How To Get Into Photography: 8 Tips For New Photographers
Maybe you’d just like to take better pictures of your family or places you’ve been. Or perhaps you’re looking for a new hobby. Maybe one day you would like to work professionally. Whatever the reason is, learning how to take great pictures is a worthwhile venture. But, photography is an expensive hobby, and one with a vast amount of information to discover—which leaves you asking, how do I get into photography?
Like any creative venture, there’s no single “right” way to get into photography. But, there are a number of things you can do to get off to a great start, instead of getting frustrated and winding up with a nice camera that serves as a paperweight. Here are eight tips for the very newest photographers out there.
Find what inspires you.
Before you do anything else, find your inspiration. Do you enjoy traveling and taking pictures? Or snapping photos of your kids? Do you like to have everything perfect, or would you rather simply capture the moment as it unfolds? Are you more interested in one type of photography over the other, like sports or macro?
Start by evaluating what you already like to do—if you enjoy traveling, it’s a great idea to get into landscape photography. If you enjoy spending time with your kids, you could capture them in a photojournalistic style as they go about their day. Photography is a hobby that meshes well with other hobbies, like travel, sports and gardening. Then, browse through some photos—what ones are you most drawn to? Photos of people or inanimate objects? Posed photos, or candids? By identifying what inspires you, or what you already enjoy doing, you can better determine where to start learning photography.
Get a camera, and get to know your camera.
Of course, you can’t really get into photography without a camera. To take pictures as a hobby, you don’t need the latest, greatest camera. But there’s a few features you’ll want to look for in a camera if you want to get serious about photography. First, you should get a camera that has manual mode—that’s what’s going to allow you to really control your images. You should also get a camera that has RAW, because after you learn manual modes, you’ll want to learn how to perfect those shots through editing. If you identified your inspiration as something that moves quickly—like sports or a child—you’ll also want to look for a camera with at least 5 fps burst speed (bigger numbers being better in this case).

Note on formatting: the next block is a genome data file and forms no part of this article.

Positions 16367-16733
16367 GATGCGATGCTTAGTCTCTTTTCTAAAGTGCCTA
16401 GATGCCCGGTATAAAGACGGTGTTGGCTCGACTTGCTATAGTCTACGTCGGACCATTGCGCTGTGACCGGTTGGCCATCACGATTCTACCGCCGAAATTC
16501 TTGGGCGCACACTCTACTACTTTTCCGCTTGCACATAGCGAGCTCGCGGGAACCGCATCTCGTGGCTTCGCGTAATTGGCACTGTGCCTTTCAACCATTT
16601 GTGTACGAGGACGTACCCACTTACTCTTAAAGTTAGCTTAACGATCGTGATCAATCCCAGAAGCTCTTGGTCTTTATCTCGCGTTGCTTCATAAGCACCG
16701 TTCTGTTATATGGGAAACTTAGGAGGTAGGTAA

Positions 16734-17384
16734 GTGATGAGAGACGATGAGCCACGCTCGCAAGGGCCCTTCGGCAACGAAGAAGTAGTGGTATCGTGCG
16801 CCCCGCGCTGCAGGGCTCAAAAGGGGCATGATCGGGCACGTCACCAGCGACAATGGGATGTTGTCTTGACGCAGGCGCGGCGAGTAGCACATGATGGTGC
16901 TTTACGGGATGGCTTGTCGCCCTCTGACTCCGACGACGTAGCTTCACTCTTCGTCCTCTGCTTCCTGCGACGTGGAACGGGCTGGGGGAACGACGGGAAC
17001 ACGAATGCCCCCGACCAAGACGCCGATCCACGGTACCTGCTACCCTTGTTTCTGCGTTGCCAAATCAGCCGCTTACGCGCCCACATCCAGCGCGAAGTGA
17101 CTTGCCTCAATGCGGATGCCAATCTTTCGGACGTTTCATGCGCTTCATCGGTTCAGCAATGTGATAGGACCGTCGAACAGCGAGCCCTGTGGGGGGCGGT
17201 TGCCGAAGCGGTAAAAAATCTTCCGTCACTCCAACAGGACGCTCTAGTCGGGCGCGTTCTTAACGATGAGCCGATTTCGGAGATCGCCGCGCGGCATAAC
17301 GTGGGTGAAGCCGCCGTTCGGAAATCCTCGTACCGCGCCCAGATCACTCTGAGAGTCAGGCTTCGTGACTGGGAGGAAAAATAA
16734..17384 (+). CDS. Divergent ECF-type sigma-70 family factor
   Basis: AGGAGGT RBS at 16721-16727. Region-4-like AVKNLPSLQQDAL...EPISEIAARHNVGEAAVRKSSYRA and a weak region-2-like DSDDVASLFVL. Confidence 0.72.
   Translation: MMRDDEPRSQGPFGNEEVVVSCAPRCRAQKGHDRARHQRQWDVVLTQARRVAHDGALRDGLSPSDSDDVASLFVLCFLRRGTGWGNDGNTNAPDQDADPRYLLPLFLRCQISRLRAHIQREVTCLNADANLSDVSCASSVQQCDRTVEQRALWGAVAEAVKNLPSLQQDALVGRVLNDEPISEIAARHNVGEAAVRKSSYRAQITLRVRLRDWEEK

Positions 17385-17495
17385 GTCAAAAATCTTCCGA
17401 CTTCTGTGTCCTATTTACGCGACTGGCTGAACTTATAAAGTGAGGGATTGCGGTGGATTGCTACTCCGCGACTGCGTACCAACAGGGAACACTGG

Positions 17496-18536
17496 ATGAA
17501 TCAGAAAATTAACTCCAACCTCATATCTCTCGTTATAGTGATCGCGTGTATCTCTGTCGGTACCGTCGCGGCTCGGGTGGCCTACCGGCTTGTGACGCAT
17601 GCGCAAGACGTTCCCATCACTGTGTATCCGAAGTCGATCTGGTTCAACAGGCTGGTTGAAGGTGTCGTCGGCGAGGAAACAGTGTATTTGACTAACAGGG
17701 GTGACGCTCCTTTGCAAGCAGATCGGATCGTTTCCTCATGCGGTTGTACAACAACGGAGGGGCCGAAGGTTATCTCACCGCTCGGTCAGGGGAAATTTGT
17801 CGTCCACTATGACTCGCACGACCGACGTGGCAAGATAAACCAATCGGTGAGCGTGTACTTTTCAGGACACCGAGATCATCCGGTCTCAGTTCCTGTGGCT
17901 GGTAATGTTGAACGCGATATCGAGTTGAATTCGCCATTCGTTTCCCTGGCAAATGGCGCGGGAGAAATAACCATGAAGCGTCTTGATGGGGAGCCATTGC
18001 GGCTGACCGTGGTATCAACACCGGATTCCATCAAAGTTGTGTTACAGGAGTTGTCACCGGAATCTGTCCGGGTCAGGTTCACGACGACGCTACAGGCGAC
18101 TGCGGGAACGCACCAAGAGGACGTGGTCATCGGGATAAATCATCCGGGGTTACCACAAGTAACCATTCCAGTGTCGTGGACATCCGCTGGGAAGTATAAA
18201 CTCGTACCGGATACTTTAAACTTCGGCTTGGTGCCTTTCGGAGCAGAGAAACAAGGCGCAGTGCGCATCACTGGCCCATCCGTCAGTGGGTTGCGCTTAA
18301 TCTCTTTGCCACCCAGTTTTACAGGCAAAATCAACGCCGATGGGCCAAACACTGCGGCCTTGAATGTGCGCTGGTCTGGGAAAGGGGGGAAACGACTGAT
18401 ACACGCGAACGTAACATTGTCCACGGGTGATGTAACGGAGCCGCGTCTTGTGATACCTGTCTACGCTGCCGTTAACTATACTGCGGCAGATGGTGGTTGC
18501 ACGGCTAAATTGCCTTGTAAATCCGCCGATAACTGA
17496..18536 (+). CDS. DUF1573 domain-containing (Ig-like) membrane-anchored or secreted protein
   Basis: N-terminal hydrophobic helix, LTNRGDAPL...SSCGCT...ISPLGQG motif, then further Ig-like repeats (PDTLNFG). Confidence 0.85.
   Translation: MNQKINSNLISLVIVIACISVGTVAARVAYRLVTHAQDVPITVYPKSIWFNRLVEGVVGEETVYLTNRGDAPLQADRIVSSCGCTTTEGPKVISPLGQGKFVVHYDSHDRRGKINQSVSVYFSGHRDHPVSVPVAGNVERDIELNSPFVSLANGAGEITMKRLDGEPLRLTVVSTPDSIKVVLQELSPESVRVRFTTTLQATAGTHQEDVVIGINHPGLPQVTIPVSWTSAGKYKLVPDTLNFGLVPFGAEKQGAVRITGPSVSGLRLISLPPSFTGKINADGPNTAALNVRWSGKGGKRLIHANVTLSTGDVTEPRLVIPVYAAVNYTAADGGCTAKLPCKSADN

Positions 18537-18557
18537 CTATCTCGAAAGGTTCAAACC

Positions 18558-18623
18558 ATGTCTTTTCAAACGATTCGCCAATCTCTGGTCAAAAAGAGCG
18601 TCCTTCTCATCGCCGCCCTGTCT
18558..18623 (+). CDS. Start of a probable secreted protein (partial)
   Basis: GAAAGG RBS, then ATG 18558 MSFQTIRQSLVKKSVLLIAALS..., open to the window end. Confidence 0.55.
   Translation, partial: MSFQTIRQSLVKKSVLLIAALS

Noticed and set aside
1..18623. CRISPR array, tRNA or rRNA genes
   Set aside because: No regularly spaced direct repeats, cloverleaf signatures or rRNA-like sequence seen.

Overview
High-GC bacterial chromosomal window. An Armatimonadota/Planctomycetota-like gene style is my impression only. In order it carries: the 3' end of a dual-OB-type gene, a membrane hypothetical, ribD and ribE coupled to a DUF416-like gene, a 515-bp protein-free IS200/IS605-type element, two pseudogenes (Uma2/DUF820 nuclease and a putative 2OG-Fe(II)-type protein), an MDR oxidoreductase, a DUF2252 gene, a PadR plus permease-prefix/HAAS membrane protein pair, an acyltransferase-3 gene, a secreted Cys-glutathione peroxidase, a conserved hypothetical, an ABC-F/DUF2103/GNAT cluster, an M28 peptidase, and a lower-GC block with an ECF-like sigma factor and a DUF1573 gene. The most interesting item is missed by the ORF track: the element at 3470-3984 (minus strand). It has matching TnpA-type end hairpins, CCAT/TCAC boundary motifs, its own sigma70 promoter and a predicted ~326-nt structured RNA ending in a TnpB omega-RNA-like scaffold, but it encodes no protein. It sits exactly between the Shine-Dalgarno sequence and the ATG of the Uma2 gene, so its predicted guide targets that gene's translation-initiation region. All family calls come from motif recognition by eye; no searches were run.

DSLRs and mirrorless cameras are great if you’re looking to get into photography because they have a high resolution and flexibility for expanding with different lenses, flashes and filters. The entry-level models are often inexpensive and contain a minimal amount of buttons and dials that new photographers find daunting. But there are a few compact cameras that offer manual modes, RAW shooting and fast speeds too. They typically don’t have the resolution of a DSLR, but they’re a good option for travel.
Once you get a good camera, learn it inside and out. Play around and find out what all the buttons and dials do, and where all the features are located.
Just shoot (everyday).
To get into photography, just start shooting. What do you like about the images that you take? What don’t you like? As you learn about more techniques through a photography class or reading, try them out on your camera. Experiment with the different options, and watch how they change your shot.